History of Prostitution cover

History of Prostitution

William Sanger (1819-1872)

1. Introduction
2. Chapter 1 - The Jews
3. Chapter 2 - Egypt, Syria, and Asia Minor
4. Chapter 3 - Greece, Part 1
5. Chapter 3 - Greece, Part 2
6. Chapter 4 - Rome, Part 1
7. Chapter 4 - Rome, Part 2
8. Chapter 5 - The Early Christian Era
9. Chapter 6 - France: History During the Middle Ages
10. Chapter 7 - France: History From the Middle Ages to Louis XIII
11. Chapter 8 - France: History from Louis XIII to the Present Day
12. Chapter 9 - France: Syphilis
13. Chapter 10 - France: Present Regulations
14. Chapter 11 - Italy
15. Chapter 12 - Spain
16. Chapter 13 - Portugal
17. Chapter 14 - Algeria
18. Chapter 15 - Belgium
19. Chapter 16 - Hamburg, Part 1
20. Chapter 16 - Hamburg, Part 2
21. Chapter 17 - Prussia, Part 1
22. Chapter 17 - Prussia, Part 2
23. Chapter 17 - Prussia, Part 3
24. Chapter 18 - Leipzig
25. Chapter 19 - Denmark
26. Chapter 20 - Switzerland
27. Chapter 21 - Russia, Part 1
28. Chapter 21 - Russia, Part 2
29. Chapter 22 - Sweden and Norway
30. Chapter 23 - Great Britain: History to the Time of the Commonwealth, Part 1
31. Chapter 23 - Great Britain: History to the Time of the Commonwealth, Part 2
32. Chapter 24 - Great Britain: History from the Commonwealth to the Present Day
33. Chapter 25 - Great Britain: Prostitution at the Present Time, Part 1
34. Chapter 25 - Great Britain: Prostitution at the Present Time, Part 2
35. Chapter 25 - Great Britain: Prostitution at the Present Time, Part 3
36. Chapter 26 - Great Britain: Syphilitic Diseases
37. Chapter 27 - Mexico
38. Chapter 28 - Central and South America
39. Chapter 29 - North American Indians
40. Chapter 30, Barbarous Nations, Part 1
41. Chapter 30, Barbarous Nations, Part 2
42. Chapter 30, Barbarous Nations, Part 3
43. Chapter 31, Semi-Civilized Nations, Part 1
44. Chapter 31, Semi-Civilized Nations, Part 2
45. Chapter 31, Semi-Civilized Nations, Part 3
46. Chapter 32 - New York: Statistics, Part 1
47. Chapter 32 - New York: Statistics, Part 2
48. Chapter 32 - New York: Statistics, Part 3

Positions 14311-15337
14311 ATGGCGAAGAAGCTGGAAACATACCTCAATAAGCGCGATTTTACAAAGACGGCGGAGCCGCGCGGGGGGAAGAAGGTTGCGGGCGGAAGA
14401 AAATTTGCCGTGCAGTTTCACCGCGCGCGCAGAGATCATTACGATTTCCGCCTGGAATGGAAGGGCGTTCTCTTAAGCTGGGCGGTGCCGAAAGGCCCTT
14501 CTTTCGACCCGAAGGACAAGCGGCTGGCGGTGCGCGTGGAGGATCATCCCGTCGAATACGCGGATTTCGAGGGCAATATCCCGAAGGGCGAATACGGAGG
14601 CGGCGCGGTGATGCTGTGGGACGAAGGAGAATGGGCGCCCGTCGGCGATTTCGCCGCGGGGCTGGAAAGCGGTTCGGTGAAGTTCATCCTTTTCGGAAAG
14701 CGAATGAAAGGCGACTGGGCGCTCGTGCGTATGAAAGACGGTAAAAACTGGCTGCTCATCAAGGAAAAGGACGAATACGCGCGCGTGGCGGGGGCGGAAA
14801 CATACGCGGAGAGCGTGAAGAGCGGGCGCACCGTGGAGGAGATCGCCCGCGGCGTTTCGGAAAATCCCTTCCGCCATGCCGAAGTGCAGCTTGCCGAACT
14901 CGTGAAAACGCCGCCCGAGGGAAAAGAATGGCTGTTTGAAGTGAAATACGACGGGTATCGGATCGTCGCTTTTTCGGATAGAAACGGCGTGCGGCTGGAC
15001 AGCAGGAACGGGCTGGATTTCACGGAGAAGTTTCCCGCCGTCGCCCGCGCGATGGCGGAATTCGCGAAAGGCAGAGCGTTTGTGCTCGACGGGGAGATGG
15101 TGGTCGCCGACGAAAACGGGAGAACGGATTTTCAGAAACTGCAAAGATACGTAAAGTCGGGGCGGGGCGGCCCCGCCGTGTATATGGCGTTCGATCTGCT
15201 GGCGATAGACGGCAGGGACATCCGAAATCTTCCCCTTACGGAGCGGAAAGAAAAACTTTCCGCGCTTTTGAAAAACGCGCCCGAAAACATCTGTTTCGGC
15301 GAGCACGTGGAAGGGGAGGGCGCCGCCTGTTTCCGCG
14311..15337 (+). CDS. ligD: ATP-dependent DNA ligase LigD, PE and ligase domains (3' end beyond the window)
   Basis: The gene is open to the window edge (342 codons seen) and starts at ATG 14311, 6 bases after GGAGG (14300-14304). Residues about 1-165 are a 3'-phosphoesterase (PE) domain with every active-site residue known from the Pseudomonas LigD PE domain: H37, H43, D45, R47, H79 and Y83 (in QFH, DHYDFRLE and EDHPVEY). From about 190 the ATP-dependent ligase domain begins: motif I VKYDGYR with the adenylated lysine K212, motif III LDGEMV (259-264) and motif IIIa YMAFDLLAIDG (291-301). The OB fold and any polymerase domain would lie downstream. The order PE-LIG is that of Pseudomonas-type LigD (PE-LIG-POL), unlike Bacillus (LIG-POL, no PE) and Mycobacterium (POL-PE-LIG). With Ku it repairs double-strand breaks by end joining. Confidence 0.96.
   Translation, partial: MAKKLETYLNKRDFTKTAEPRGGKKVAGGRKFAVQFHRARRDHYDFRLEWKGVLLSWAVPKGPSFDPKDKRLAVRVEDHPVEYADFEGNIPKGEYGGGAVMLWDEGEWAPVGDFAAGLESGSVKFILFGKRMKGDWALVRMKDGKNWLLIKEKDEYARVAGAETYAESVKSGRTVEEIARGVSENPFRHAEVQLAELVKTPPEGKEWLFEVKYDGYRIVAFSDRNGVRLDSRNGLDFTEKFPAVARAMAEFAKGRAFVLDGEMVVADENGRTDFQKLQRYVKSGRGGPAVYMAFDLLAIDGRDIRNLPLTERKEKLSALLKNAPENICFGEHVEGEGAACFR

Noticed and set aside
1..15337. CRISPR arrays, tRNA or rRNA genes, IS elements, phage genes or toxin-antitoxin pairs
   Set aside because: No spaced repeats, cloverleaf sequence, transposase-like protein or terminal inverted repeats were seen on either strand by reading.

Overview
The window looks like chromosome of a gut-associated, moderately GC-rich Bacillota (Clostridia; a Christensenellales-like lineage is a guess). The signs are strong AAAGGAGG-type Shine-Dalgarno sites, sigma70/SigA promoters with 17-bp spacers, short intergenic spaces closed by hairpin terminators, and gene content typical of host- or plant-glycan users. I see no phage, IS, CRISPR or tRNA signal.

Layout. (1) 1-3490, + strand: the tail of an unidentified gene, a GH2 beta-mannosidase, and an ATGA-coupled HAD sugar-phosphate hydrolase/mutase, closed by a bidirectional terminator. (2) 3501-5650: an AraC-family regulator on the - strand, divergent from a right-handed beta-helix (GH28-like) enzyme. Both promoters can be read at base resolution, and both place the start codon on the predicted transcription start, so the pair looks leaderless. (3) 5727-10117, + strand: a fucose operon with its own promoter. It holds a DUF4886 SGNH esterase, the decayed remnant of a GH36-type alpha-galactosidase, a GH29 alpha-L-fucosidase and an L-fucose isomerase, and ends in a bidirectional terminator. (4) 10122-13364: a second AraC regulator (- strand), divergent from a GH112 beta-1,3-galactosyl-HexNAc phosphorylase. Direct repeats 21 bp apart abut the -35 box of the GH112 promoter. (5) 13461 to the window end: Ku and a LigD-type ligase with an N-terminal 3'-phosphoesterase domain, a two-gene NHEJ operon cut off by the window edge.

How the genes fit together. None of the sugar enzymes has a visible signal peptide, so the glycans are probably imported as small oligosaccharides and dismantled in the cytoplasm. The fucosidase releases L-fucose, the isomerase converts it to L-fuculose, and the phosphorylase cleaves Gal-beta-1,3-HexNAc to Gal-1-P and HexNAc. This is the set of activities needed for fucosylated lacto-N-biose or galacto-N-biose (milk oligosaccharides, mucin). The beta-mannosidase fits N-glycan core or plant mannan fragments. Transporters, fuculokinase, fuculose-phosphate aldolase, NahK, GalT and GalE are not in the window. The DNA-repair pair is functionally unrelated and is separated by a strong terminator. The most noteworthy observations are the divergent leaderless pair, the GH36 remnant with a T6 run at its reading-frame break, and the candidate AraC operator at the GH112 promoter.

49. Chapter 33 - New York: Statistics, Part 1
50. Chapter 33 - New York: Statistics, Part 2
51. Chapter 33 - New York: Statistics, Part 3
52. Chapter 34 - New York: Statistics, Part 1
53. Chapter 34 - New York: Statistics, Part 2
54. Chapter 35 - New York: Prostitutes and Houses of Prostitution, Part 1
55. Chapter 35 - New York: Prostitutes and Houses of Prostitution, Part 2
56. Chapter 36 - New York: Extent, Effects, and Cost of Prostitution, Part 1
57. Chapter 36 - New York: Extent, Effects, and Cost of Prostitution, Part 2
58. Chapter 36 - New York: Extent, Effects, and Cost of Prostitution, Part 3
59. Chapter 36 - New York: Extent, Effects, and Cost of Prostitution, Part 4
60. Chapter 37 - New York: Remedial Measures, Part 1
61. Chapter 37 - New York: Remedial Measures, Part 2
62. Chapter 37 - New York: Remedial Measures, Part 3
63. Chapter 37 - New York: Remedial Measures, Part 4

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Summary

Common sense asks for a full investigation of all the evils attending prostitution. In the every-day affairs of life, any man who feels the pressure of a particular evil looks at once for its cause. He may be neither a philosopher nor a logician, and may never have heard of or read any of the luminous treatises which professedly simplify science, yet he knows very well that for every effect there must be some adequate cause, and for this he generally searches diligently till he can find and remove it. But here, in the city of New York, is a population who claim to be as intelligent as any on the Western continent, who have been for years suffering from the effects of a vice in purse and person; who have paid and are paying every year large sums of money on account of it; who witness every day some broken constitution or ruined character resulting from it, and who yet have never thought of seeking out the cause! Is it now too late to enlist your sympathies in the undertaking? Hence we conclude that propriety, expediency, public safety, private interest, and common sense demand an investigation like this now submitted to the reader. (from the Introduction)